“I don’t think he likes getting buffeted around and things being said about him that are so awful,” Res told MSNBC after the verdict. “But I think that he is OK with it to the extent he can spin it and he’s already started that.

“I think in his heart he believes, one, he’s gonna get away with it, and two, he can make money off of this somehow, getting more fundraising, more people to feel sorry for him.

And Trump’s supporters will stick with him despite all the evidence and all the verdicts, Res said. Those backers include not just his MAGAites, who cheer on his racism, sexism, and xenophobia, but “wealthy people who don’t care what happens to the Constitution.”

Trump has already said, and repeated, that he would suspend the Constitution, “at least on day one,” if he wins the White House again. Nobody—including Democratic President Joe Biden—believes he’d stop then.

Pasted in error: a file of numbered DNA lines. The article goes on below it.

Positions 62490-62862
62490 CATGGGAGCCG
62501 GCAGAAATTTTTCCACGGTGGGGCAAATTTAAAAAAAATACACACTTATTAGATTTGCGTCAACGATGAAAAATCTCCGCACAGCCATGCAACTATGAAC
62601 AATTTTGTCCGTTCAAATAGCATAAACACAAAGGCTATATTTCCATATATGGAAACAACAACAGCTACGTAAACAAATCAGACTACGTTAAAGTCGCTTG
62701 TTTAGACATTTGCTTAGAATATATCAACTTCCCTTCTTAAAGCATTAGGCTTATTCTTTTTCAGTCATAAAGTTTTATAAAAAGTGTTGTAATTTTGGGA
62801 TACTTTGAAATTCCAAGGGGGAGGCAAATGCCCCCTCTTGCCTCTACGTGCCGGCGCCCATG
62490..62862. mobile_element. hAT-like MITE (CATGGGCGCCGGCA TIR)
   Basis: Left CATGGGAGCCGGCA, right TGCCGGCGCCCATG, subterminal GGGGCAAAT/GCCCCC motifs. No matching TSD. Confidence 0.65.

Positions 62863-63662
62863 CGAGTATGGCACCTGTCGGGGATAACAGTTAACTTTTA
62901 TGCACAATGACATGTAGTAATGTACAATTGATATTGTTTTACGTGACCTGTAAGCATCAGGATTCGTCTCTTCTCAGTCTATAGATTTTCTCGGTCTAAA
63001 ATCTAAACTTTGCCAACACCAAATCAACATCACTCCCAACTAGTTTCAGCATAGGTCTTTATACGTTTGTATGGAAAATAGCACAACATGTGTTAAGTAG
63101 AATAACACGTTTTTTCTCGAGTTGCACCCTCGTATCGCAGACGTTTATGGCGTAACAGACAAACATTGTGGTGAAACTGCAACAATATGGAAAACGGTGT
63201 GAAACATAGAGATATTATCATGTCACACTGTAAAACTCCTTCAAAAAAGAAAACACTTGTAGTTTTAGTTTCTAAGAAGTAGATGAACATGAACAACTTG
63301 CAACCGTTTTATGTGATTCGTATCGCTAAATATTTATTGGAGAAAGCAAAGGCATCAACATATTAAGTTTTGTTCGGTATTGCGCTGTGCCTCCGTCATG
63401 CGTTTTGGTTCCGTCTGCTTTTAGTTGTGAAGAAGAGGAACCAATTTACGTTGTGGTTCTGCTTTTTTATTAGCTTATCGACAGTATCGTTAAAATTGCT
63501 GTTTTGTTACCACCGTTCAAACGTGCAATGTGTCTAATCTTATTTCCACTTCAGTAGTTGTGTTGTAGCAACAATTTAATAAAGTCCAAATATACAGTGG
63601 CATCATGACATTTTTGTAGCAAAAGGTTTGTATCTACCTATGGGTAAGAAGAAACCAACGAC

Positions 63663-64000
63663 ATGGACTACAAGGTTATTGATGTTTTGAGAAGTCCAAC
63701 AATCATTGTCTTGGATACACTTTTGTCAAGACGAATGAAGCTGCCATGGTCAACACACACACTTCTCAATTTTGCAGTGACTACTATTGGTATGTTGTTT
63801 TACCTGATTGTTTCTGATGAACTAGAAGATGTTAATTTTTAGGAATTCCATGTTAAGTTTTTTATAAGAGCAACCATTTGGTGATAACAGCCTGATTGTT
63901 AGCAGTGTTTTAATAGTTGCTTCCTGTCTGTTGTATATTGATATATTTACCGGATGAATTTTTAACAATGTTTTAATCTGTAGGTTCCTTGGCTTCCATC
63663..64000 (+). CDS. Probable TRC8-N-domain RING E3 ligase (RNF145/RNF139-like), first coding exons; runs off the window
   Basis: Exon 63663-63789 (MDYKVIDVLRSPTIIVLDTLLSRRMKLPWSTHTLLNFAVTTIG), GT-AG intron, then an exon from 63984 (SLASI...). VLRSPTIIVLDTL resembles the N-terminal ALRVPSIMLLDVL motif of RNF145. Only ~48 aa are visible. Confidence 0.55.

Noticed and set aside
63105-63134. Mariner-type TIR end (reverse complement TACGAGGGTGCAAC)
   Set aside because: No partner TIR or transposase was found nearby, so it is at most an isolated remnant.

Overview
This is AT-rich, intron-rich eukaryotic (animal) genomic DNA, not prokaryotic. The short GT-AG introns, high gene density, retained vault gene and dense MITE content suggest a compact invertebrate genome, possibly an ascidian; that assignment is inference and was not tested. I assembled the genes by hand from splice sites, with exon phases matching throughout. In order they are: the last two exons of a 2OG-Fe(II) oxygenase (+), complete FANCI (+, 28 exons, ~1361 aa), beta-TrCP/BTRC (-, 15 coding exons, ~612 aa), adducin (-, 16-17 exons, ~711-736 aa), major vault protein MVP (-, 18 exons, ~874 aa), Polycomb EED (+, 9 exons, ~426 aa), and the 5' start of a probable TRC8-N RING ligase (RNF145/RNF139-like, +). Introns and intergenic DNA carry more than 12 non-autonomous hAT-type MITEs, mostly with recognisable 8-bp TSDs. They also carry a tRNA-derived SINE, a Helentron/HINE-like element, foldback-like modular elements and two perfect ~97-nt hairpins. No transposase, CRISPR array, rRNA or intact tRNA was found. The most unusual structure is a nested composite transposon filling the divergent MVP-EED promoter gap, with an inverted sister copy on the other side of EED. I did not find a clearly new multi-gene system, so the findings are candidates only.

Biden has made Trump and the Trumpite/MAGAite threat to the Constitution and to freedoms the people of the U.S. take for granted a major campaign theme.

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Mark Gruenberg
Mark Gruenberg

Award-winning journalist Mark Gruenberg is head of the Washington, D.C., bureau of People's World. He is also the editor of the union news service Press Associates Inc. (PAI). Known for his reporting skills, sharp wit, and voluminous knowledge of history, Mark is a compassionate interviewer but tough when going after big corporations and their billionaire owners.